Username enumeration via response timing

This lab is vulnerable to username enumeration using its response times.


Username Enumeration

Intercepting a login request with invalid credentials, we are able to see that the server takes some time to get back to us. After a certain number of requests, the server returns You have made too many incorrect login attempts. Please try again in 30 minute(s). (as shown below) This indicates that the server has some soft of Web Application Firewall inplace to mitigate against brute force attacks.

There are usually 4 possible HTTP headers that can aid in bypassing an IP filter.

  • X-Forwarded-For

  • X-Originating-IP

  • X-Remote-IP

  • X-Remote-Addr

Adding X-Forwarded-For and giving it a random value bypasses the WAF as shown below. We are able to get a response. However, we would have to keep iterating the value of this field to keep bypassing and conduct a brute force attack.

Additionally, I noticed that the server takes longer to respond to a request containing the right username and a long wrong password. However, the server instantly responds to a request containing the wrong username and a long wrong password.

This implies that the server checks the username then the password. We can abuse this and perform username enumeration by sending requests with long passwords accompanied by our username list. If the username is wrong, we would get a quick response. Else, we would get a slow response confirming our username. Pretty cool ngl!

Now that we have an understanding of what goes on in the background, we can now move on to enumerating the usernames. Send the request to Intruder, mark the X-Forwarded-For & username field, modify the password to be any long value and switch the attack type to Pitch Fork as shown below.

Under the payloads tab, select payload set 1 and set the type to number. We will be using this payload type to randomize/iterate our X-Forwarded-For field. Under payload options, set the following.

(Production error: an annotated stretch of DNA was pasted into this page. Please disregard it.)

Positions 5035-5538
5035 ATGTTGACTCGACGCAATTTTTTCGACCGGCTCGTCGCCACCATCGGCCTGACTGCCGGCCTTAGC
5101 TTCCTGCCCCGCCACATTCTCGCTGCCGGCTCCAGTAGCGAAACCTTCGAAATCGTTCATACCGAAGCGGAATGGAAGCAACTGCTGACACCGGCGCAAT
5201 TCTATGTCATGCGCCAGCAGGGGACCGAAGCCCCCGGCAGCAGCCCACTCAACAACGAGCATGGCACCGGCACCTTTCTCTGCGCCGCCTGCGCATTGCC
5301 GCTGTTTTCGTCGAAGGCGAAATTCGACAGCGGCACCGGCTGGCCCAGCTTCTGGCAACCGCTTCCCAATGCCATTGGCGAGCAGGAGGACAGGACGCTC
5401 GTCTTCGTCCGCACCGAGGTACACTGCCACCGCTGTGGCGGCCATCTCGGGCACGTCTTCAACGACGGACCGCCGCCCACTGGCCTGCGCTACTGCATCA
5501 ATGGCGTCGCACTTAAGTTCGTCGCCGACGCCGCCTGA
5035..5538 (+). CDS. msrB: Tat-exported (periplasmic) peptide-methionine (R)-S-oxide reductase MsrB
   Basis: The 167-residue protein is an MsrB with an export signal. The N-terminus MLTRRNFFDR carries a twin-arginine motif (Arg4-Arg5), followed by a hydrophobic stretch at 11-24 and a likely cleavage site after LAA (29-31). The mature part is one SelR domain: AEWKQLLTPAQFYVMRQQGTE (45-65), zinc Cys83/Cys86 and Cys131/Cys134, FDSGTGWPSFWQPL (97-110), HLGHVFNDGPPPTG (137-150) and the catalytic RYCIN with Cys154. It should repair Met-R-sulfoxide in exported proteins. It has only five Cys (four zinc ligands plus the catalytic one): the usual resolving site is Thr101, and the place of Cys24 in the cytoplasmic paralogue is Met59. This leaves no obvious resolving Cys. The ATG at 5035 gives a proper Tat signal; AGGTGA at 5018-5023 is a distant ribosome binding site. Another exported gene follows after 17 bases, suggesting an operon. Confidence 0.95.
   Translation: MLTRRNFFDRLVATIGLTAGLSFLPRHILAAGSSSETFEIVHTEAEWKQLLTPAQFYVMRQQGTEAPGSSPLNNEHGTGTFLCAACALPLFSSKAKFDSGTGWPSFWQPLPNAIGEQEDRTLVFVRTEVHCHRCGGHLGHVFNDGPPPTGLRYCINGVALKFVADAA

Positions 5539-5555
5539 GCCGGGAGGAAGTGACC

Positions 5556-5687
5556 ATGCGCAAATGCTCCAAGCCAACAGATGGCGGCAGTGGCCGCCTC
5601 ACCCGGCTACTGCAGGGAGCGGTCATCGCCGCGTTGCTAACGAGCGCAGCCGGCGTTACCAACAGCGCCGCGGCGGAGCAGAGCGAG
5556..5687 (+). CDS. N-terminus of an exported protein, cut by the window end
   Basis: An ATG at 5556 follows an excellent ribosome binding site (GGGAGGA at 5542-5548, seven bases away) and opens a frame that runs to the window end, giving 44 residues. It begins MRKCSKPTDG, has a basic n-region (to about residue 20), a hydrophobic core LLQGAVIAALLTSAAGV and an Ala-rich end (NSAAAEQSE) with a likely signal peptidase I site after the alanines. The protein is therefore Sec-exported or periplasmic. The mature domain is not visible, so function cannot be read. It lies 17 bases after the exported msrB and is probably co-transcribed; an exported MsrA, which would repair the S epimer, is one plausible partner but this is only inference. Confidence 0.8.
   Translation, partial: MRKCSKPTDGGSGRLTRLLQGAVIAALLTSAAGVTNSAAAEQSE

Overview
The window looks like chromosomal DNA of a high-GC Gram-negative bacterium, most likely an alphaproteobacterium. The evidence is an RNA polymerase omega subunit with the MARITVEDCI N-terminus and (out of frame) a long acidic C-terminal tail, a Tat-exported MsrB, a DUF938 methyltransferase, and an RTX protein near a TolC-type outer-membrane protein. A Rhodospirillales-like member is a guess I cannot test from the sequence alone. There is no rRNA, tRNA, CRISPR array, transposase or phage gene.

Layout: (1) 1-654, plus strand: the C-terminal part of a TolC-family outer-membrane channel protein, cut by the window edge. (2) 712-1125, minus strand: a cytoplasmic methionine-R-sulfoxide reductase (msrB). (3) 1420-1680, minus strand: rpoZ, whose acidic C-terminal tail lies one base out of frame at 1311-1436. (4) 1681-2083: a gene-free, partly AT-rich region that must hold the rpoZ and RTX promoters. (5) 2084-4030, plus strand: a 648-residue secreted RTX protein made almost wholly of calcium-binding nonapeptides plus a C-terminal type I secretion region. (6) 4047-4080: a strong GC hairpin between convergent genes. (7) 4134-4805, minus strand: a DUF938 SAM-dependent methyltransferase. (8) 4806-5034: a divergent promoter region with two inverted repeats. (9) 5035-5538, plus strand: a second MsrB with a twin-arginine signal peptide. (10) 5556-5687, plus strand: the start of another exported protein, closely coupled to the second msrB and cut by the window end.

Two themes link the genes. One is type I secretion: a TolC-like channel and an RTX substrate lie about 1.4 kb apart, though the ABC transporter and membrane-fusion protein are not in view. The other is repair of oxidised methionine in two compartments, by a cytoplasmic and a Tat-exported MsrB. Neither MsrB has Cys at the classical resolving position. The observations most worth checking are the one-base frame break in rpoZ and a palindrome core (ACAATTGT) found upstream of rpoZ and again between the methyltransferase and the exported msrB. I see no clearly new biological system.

Type = Sequential
From = 10
To = 100
Base = Decimal
Max Fraction Digits = 0

Next select the 2nd payload set and paste the username list for brute force. Once done, hit start attack and wait for the attack to complete.

Meanwhile, enable the Response received and the Response completed column on the attack window for further analysis later on.

Once sorted by Response Received, as suspected there is a request which yielded a slow response time from the server. The username appears to be applications as shown below.

username = applications

Password Enumeration

Now that we have the username, we can remove the "long password" technique and rerun the brute force attack with just the X-Forwarded-For increment to bypass the WAF.

Decrease the password length and mark its field instead of the username field.

Replace the list under payload set 2 with the password list and hit start attack.

Once the attack is completed, we are able to see one request with a status code 302 which signifies a redirect after a successful login 😉

We are able to infer the password from this response. password = monitor

Username = applications
Password = monitor

Logging in with these credentials solves the lab!

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